Tailoring the Articles can be especially useful for companies with specific operational needs or expecting to change direction. Some benefits of creating your own bespoke articles include:

  • Avoiding inconsistencies
  • Ensuring the operational framework matches the shareholders’ agreement
  • Keeping shareholders and directors united and transparent

For example, a private limited company might tailor its articles to include specifics for main business goals and other objects. Different limited companies may also use different provisions to specify share capital, the liability of members, etc.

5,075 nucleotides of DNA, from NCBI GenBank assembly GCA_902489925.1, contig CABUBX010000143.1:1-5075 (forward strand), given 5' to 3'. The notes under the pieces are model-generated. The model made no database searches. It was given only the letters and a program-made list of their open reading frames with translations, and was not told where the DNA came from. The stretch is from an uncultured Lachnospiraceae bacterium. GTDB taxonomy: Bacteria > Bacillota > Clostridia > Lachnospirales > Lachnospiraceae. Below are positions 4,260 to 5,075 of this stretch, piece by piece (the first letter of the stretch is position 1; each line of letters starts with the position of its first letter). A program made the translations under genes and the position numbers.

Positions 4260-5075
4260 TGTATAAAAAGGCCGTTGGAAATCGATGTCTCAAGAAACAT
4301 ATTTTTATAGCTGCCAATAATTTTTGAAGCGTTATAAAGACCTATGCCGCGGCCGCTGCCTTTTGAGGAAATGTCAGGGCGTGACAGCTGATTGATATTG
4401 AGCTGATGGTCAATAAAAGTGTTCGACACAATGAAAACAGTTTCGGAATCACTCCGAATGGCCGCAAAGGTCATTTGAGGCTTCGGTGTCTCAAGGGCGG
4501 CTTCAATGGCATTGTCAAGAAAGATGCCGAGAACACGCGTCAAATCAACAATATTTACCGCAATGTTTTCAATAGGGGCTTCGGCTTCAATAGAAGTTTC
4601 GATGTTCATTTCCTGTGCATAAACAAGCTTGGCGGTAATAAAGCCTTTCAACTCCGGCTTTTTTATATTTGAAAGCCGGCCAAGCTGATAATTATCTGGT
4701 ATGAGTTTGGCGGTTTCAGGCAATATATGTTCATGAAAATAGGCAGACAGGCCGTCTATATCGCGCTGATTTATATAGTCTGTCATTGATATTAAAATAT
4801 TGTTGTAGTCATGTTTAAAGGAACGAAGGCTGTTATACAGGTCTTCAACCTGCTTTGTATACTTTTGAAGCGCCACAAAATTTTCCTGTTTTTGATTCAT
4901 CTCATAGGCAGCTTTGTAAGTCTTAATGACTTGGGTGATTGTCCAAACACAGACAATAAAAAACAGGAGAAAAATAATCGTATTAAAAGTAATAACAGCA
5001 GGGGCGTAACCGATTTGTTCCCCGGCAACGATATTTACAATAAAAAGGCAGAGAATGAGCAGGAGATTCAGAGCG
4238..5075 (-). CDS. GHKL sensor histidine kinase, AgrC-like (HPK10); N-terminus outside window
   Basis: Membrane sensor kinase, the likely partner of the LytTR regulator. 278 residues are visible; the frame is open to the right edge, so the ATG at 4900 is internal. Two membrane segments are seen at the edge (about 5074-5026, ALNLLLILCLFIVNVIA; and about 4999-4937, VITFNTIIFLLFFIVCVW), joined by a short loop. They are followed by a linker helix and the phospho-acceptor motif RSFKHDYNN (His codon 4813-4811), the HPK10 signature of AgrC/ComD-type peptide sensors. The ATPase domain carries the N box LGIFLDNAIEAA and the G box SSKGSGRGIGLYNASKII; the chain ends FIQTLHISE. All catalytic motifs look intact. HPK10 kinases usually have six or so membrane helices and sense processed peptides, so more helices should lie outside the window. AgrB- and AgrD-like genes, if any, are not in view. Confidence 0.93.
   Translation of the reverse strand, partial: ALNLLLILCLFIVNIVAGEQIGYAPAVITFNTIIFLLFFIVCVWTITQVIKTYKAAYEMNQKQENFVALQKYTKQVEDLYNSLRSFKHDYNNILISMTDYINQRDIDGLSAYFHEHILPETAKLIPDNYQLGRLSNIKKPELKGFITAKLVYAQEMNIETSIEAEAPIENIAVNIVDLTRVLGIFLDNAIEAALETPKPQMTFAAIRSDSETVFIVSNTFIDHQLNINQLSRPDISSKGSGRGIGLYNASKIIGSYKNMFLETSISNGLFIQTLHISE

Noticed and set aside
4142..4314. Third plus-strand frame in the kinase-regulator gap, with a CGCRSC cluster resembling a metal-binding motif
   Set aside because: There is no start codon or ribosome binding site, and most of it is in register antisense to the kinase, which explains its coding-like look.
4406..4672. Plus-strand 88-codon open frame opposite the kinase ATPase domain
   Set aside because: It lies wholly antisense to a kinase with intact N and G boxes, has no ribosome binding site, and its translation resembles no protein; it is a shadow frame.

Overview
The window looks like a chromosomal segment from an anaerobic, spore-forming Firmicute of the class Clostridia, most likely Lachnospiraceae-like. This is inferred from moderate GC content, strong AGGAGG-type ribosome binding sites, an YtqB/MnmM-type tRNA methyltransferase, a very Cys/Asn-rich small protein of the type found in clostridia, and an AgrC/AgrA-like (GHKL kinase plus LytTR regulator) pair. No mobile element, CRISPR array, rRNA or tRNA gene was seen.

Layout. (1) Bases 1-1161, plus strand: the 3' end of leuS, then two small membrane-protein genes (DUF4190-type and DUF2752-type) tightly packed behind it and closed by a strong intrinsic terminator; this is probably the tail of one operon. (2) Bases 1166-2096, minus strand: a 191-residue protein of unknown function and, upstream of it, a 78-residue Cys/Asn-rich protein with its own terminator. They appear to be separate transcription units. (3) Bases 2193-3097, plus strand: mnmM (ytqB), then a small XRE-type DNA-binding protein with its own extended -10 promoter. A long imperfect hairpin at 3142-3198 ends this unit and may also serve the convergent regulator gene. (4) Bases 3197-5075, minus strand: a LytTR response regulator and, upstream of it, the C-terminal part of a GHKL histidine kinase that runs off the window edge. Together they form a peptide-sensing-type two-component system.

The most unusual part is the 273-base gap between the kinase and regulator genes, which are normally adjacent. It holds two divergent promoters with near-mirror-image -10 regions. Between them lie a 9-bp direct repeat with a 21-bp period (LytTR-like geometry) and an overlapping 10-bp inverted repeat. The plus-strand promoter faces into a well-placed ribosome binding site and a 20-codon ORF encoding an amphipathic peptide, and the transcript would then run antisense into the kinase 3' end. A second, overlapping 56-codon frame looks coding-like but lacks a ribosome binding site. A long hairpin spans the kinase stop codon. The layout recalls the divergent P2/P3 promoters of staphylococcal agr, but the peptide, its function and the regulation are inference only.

Entrenched provisions in the Articles of Association

Entrenched provisions in the Articles of Association add additional protection and stability to a company’s governance structure. They make it harder to pass certain resolutions than regular resolutions.

For minority members, the entrenched provision provides major protection in joint ventures where they have less than 25% of the votes. These provisions ensure certain critical decisions within a company cannot be made without a large consensus, hence protecting minority members.

Special resolutions are required to alter entrenched provisions, which need a higher percentage of votes. This higher threshold is a safeguard against:

  • hasty or one-sided decisions
  • decisions that can harm the company
  • decisions that can harm its minority shareholders.

Including these provisions in the Articles of Association allows companies to make more balanced and fair decisions.